United States District Court, W.D. Kentucky, Owensboro
DEANGELO M. PARKS, JR. PLAINTIFF
RON HERRINGTON DEFENDANT
H. McKinley, Jr., Chief Judge.
a civil rights action brought by a pretrial detainee pursuant
to 42 U.S.C. § 1983. The Court has granted Plaintiff
Deangelo M. Parks, Jr., leave to proceed in forma
pauperis. This matter is before the Court for screening
pursuant to 28 U.S.C. § 1915A and McGore v.
Wrigglesworth, 114 F.3d 601 (6th Cir. 1997),
overruled on other grounds by Jones v. Bock, 594
U.S. 199 (2007). For the reasons set forth below, the action
will be dismissed.
SUMMARY OF COMPLAINT
brings this action against Henderson County Detention Center
(HCDC) Jailer Ron Herrington in his official capacity. In his
complaint, Plaintiff alleges that his constitutional rights
have been violated by various conditions of confinement at
HCDC. For example, Plaintiff alleges that since he has been
housed at HCDC, he has twice been served moldy bread. He also
complains that a “sewage/waste smell” permeates
HCDC at times and that this smell causes him to suffer from
dizziness, stomachaches, and headaches. Plaintiff also
alleges that his clothing has come back from the laundry
“wet and with mildew smell.” Plaintiff further
states that HCDC is overcrowded and that he is housed with
inmates “detoxing from hard drugs.” Plaintiff
also complains that he is housed in an area of HCDC that has
no fire sprinklers. Finally, Plaintiff asserts that although
he has filed several complaints regarding these issues, only
some of his complaints have been addressed.
Plaintiff is a prisoner seeking relief against governmental
entities, officers, and/or employees, this Court must review
the instant action under 28 U.S.C. § 1915A. Under §
1915A, the trial court must review the complaint and dismiss
the complaint, or any portion of the complaint, if the court
determines that it is frivolous or malicious, fails to state
a claim upon which relief may be granted, or seeks monetary
relief from a defendant who is immune from such relief.
See § 1915A(b)(1), (2); McGore v.
Wrigglesworth, 114 F.3d at 604. In order to survive
dismissal for failure to state a claim, “a complaint
must contain sufficient factual matter, accepted as true, to
‘state a claim to relief that is plausible on its
face.'” Ashcroft v. Iqbal, 556 U.S. 662,
678 (2009) (quoting Bell Atl. Corp. v. Twombly, 550
U.S. 544, 570 (2007)).
district court must (1) view the complaint in the light most
favorable to the plaintiff and (2) take all well-pleaded
factual allegations as true.” Tackett v. M & G
Polymers, USA, LLC, 561 F.3d 478, 488 (6th Cir. 2009)
(citing Gunasekera v. Irwin, 551 F.3d 461, 466 (6th
Cir. 2009) (citations omitted)). “[A] pro se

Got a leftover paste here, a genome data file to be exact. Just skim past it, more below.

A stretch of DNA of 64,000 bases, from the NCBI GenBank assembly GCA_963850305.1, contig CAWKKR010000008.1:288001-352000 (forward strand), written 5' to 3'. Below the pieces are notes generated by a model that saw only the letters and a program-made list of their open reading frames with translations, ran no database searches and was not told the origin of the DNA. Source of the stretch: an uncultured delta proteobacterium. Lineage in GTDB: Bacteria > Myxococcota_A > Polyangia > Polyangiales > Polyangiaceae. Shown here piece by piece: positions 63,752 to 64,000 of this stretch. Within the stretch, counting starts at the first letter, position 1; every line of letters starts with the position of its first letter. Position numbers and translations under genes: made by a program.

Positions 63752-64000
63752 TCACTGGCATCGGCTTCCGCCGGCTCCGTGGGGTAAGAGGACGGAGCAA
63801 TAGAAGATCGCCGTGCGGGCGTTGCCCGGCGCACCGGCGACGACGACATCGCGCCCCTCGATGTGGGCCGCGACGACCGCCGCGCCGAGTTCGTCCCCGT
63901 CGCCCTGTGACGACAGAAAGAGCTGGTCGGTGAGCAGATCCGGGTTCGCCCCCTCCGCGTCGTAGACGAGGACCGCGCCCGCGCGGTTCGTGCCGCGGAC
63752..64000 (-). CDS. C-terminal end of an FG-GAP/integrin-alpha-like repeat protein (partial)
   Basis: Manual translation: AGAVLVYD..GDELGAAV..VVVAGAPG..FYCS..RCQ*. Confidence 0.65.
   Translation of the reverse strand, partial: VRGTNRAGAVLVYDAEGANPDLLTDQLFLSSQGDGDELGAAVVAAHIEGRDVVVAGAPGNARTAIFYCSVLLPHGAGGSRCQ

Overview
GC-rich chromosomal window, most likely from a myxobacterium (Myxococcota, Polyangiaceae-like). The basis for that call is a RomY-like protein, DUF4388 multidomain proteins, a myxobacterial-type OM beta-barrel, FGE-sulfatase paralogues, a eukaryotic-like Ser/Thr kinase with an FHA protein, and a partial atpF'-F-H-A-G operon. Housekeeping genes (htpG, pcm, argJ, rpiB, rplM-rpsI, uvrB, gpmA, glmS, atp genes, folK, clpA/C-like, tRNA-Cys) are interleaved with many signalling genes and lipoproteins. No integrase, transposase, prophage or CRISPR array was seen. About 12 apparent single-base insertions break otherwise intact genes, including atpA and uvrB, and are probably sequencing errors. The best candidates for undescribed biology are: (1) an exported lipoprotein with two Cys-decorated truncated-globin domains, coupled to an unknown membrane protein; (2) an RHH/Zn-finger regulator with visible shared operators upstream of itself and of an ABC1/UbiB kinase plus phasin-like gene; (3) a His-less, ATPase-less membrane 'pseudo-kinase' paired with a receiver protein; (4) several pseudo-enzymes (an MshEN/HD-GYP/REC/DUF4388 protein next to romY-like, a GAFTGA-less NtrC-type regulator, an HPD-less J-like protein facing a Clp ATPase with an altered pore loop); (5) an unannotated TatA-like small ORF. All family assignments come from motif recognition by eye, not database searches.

complaint, however inartfully pleaded, must be held to less
stringent standards than formal pleadings drafted by
lawyers.” Erickson v. Pardus, 551 U.S. 89
(2007) (quoting Estelle v. Gamble, 429 U.S. 97, 106
(1976)). However, while liberal, this standard of review does
require more than the bare assertion of legal conclusions.
See Columbia Natural Res., Inc. v. Tatum,
58 F.3d 1101, 1109 (6th Cir. 1995). The court's duty
“does not require [it] to conjure up unpled
allegations, ” McDonald v. Hall, 610 F.2d 16,
19 (1st Cir. 1979), or to create a claim for a plaintiff.
Clark v. Nat'l Travelers Life Ins. Co.,
518 F.2d 1167, 1169 (6th Cir. 1975). To command otherwise
would require the court “to explore exhaustively all
potential claims of a pro se plaintiff, [and] would
also transform the district court from its legitimate
advisory role to the improper role of an advocate seeking out
the strongest arguments and most successful strategies for a
party.” Beaudett v. City of Hampton, 775 F.2d
1274, 1278 (4th Cir. 1985).
only relief Plaintiff seeks in his complaint is transfer to
another facility. However, the law is clear that inmates have
no constitutional right to be incarcerated in any particular
institution. Montanye v. Haymes, 427 U.S. 236
(1976); Beard v. Livesay, 798 F.2d 874, 876 (6th
Cir. 1986). In addition, Plaintiff has failed to demonstrate
any state-created liberty interest in being transferred
because, in Kentucky, the transfer of prisoners is within the
discretion of the corrections cabinet. See Ky. Rev.
Stat. § 197.065. Thus, a federal court only has the
authority to order a State to transfer a prisoner in the rare
and extreme situations where an inmate's life is in
imminent or grave danger. For example, in Streeter v.
Hopper, the Fifth Circuit held that a district court
could order the transfer of two inmates who had presented
evidence that their lives were in grave danger and that their
present state facility was unable to adequately guarantee
their safety. 618 F.2d 1178, 1182 (5th Cir. 1980). Similarly,
in Walker v. Lockhart, the Eighth Circuit held that
a district court could order that an inmate be transferred to
another institution where the inmate, who had murdered a
police officer, presented evidence that the warden at his
current facility had threatened his life. 713 F.2d 1378, 1383
(8th Cir. 1983); see also Moore v. Schuetzle, 486
F.Supp.2d 969, 981 (D.N.D. 2007) (“The administration
of prisons, including particularly state prisons, is
generally not within the province of the court, [except] in
rare and extreme cases . . .”).
Court finds that Plaintiff's allegations do not suggest
such a rare and extreme situation at HCDC that this Court
would order a transfer. Thus, Plaintiff's complaint must
be dismissed for failure to state a claim upon which relief
may be granted. See, e.g., Wheeler v.
Melanson, No. 15-2419 SECTION P, 2016 U.S. Dist. LEXIS
67976 (W.D. La. Mar. 14, 2016) (dismissing prisoner §
1983 conditions-of-confinement action on initial review for
failure to state a claim upon relief could be granted because
the only relief inmate sought was transfer to another
foregoing reasons, this action will be dismissed ...